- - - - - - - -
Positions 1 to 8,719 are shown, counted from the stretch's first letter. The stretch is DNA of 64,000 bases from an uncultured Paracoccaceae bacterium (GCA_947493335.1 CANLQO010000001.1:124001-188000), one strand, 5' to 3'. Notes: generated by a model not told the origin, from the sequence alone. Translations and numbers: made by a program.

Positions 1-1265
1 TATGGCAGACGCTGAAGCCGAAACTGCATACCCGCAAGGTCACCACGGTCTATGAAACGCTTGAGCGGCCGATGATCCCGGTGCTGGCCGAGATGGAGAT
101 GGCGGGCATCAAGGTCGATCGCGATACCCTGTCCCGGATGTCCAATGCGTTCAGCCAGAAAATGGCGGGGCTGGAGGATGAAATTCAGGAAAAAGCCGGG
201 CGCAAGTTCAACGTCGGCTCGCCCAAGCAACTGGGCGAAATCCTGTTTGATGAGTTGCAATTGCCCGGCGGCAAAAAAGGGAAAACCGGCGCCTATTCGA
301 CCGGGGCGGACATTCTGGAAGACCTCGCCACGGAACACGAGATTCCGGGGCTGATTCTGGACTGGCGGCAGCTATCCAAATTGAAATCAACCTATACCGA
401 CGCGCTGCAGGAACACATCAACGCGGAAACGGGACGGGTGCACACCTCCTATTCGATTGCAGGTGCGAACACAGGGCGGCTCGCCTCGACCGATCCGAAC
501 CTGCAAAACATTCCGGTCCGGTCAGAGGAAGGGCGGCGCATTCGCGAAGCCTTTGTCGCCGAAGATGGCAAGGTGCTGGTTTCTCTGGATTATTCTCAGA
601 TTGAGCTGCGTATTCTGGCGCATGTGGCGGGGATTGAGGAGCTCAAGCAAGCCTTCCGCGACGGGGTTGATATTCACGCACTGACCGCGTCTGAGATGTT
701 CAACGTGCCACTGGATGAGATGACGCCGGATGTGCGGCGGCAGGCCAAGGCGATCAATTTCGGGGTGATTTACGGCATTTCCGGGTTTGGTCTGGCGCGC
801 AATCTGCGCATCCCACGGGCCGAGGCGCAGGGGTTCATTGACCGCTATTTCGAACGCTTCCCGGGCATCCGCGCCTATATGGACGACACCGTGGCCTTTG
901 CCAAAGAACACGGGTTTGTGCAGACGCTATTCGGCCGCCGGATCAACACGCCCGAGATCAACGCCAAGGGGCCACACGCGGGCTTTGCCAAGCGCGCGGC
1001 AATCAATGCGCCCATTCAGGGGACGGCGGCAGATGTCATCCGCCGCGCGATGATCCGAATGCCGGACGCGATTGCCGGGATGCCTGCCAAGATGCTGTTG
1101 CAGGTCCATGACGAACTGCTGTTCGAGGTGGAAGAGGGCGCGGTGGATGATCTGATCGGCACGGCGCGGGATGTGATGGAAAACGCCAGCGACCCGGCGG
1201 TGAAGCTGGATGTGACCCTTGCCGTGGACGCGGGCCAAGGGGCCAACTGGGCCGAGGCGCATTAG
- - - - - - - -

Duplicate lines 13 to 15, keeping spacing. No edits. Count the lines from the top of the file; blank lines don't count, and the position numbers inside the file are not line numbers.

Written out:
1001 AATCAATGCGCCCATTCAGGGGACGGCGGCAGATGTCATCCGCCGCGCGATGATCCGAATGCCGGACGCGATTGCCGGGATGCCTGCCAAGATGCTGTTG
1101 CAGGTCCATGACGAACTGCTGTTCGAGGTGGAAGAGGGCGCGGTGGATGATCTGATCGGCACGGCGCGGGATGTGATGGAAAACGCCAGCGACCCGGCGG
1201 TGAAGCTGGATGTGACCCTTGCCGTGGACGCGGGCCAAGGGGCCAACTGGGCCGAGGCGCATTAG